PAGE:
Picture credit: Pan Books
In Praise of Sacred Cows

The Pan Book of Horror Stories: top-drawer gore

Their lurid covers were catnip to bloodthirsty, impressionable teenagers

This article is taken from the December-January 2024 issue of The Critic. To get the full magazine why not subscribe? Right now we’re offering five issues for just £10.

Herbert van Thal. A name to conjure with. Were he a fictional character in a pulp shocker, he might be a wealthy socialite accused of murdering his wife or the sole occupant of a crumbling pile in the Carpathian mountains — or perhaps a sinister Mitteleuropean nobleman with a predilection for cruel and unusual punishment. 

In fact, real-life Herbert van Thal, Bertie to his chums, was a respectable Hampstead-born book-man and for decades his name was emblazoned on the covers of The Pan Book of Horror Stories, which he edited. 

This best-selling paperback anthology series ran to 30 volumes over 30 years and is fondly remembered as the gateway to an appreciation of the macabre for countless readers, including many who went on to become authors, including Sarah Waters, Clive Barker and Muriel Gray.

Van Thal himself recognised that his name set him apart in Britain and, for a time, disliked it. In his plodding 1971 autobiography The Tops of the Mulberry Trees, he wrote: “From an early age, I considered that I should have been born Cardinal Archbishop of Mayence, the Emperor of Austria, or even a German princeling of the eighteenth century. I have always liked the names they bore … Now I am perfectly content with the name with which I was born.”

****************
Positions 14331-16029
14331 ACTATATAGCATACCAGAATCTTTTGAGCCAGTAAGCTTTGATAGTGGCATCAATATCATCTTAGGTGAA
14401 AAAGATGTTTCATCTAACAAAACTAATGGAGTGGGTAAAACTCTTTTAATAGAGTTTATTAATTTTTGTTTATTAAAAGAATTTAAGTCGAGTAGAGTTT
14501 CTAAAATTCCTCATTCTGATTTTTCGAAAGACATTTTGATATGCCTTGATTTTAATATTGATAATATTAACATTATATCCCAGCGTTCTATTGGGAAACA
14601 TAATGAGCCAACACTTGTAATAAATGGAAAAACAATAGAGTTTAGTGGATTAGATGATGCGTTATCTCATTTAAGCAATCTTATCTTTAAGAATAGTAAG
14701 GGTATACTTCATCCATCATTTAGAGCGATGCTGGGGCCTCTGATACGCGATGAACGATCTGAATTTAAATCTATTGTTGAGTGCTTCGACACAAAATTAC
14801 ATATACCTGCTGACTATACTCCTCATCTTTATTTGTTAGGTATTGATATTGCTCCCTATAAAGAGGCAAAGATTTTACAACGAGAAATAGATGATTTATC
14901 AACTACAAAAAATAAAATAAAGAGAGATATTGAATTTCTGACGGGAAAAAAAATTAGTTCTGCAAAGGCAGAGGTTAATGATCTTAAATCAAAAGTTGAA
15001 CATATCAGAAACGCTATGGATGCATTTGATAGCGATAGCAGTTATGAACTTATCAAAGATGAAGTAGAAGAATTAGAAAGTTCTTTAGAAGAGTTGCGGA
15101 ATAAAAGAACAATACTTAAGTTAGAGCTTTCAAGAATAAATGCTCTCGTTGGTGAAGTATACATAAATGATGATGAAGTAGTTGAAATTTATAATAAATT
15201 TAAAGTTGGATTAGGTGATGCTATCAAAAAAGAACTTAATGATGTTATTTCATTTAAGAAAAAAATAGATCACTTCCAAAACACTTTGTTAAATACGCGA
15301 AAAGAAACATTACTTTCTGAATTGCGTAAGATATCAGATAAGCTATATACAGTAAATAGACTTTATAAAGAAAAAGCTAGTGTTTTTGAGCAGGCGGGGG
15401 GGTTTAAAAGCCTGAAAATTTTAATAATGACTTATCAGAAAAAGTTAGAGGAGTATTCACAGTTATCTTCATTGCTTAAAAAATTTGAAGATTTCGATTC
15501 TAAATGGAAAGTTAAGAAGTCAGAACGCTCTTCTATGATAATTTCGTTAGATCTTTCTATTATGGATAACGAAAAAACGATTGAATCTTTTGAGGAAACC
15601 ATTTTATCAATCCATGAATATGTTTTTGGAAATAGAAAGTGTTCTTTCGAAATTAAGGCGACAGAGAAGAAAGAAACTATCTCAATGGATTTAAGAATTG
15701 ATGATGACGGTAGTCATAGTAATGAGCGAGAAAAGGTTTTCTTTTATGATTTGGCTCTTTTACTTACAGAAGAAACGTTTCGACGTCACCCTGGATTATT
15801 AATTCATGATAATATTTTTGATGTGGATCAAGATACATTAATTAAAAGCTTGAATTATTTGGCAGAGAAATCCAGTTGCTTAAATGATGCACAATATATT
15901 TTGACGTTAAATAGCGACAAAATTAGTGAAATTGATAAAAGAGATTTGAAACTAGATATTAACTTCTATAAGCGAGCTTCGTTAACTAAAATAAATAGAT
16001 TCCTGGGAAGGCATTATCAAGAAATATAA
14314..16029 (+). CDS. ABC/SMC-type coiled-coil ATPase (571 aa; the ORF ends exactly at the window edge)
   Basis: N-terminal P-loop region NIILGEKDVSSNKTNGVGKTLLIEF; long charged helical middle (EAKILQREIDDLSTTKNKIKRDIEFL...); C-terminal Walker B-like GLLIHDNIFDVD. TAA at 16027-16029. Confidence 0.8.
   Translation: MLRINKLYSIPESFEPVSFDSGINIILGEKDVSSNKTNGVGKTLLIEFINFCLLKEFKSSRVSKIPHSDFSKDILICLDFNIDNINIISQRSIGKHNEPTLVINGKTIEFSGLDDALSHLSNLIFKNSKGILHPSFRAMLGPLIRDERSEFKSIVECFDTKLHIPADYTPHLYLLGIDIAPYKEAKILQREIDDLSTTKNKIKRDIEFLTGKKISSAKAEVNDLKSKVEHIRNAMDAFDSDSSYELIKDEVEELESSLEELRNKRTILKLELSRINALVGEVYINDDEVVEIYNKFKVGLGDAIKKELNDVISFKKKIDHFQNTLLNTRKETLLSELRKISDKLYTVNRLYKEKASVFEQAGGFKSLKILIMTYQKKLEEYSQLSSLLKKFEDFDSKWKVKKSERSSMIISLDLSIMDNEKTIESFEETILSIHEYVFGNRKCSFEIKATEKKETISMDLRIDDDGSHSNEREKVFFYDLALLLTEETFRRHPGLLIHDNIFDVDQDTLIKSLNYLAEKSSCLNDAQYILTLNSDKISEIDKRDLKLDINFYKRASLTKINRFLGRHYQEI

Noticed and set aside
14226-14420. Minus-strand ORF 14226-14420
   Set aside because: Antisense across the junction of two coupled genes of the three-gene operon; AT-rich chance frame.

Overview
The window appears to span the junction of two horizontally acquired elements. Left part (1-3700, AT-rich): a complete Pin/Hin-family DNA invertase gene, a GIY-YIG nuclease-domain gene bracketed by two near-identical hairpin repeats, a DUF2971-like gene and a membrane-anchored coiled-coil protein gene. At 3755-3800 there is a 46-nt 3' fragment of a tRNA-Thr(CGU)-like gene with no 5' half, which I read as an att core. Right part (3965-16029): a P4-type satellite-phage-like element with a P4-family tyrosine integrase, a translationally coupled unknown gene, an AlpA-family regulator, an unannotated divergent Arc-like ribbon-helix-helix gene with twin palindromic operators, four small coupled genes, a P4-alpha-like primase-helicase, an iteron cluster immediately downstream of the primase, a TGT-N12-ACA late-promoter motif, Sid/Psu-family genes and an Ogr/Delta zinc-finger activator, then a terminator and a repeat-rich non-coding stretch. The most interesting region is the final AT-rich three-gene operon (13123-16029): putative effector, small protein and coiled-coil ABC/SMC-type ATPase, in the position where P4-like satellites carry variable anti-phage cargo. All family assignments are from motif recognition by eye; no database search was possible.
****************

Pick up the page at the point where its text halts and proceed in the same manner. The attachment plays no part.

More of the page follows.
As well as a spell with the film production company that made Alfred Hitchcock’s Jamaica Inn and his experiences as a juror at the trial of the serial killer John Christie, the memoir details his various jobs in publishing. With his friends Margaret Douglas-Home and Gwilym Fielden Hughes, he founded the short-lived publishing house of Home & van Thal which reprinted Mrs J. H. Riddell’s Weird Stories in 1946 and Rhoda Broughton’s Twilight Tales in 1947. Their success was possibly why, in 1957, Pan decided to publish an anthology of horror stories and turned to Van Thal to edit it.

The Pan Book of Horror Stories was published in December 1959. Just 3’6 bought you, according to the blurb on the back, “stories of subtle beastliness … of sickening horror … of utter chilling terror”. In an introductory note, Van Thal wrote: “We feel that the stories in this book are such that if your nerves are not of the strongest, then it is wise to read them in daylight lest you should suffer nightmares, for these authors know their craft, and they have not hesitated to expound it with little thought of sparing you from the horrifying details.” 

These bold claims were somewhat undermined by the first story, “Jugged Hare”, a fairly mild offering about an unfaithful wife from The Wolves of Willoughby Chase author Joan Aiken. Van Thal had decided, possibly unwisely, that the stories should appear in alphabetical order of their authors. Though deftly written, Aiken’s effort seemed unlikely to cause anyone to “suffer nightmares” and was disappointingly devoid of “horrifying details”.

In fact, the anthology didn’t really get out of first gear until the fourth story, “The Copper Bowl”, a yarn by George Fielding Eliot about a fiendish “mandarin” inventively torturing a young woman in order to elicit information from her beau. With a gamey depiction of its oriental villain that we would now describe as “of its time”, “The Copper Bowl” gave a sense that we were picking up speed. And when we reached Angus Wilson’s memorably disturbing “Raspberry Jam”, about a pair of grotesque, drunken old ladies, we were really motoring.

The book shifted more than 600,000 copies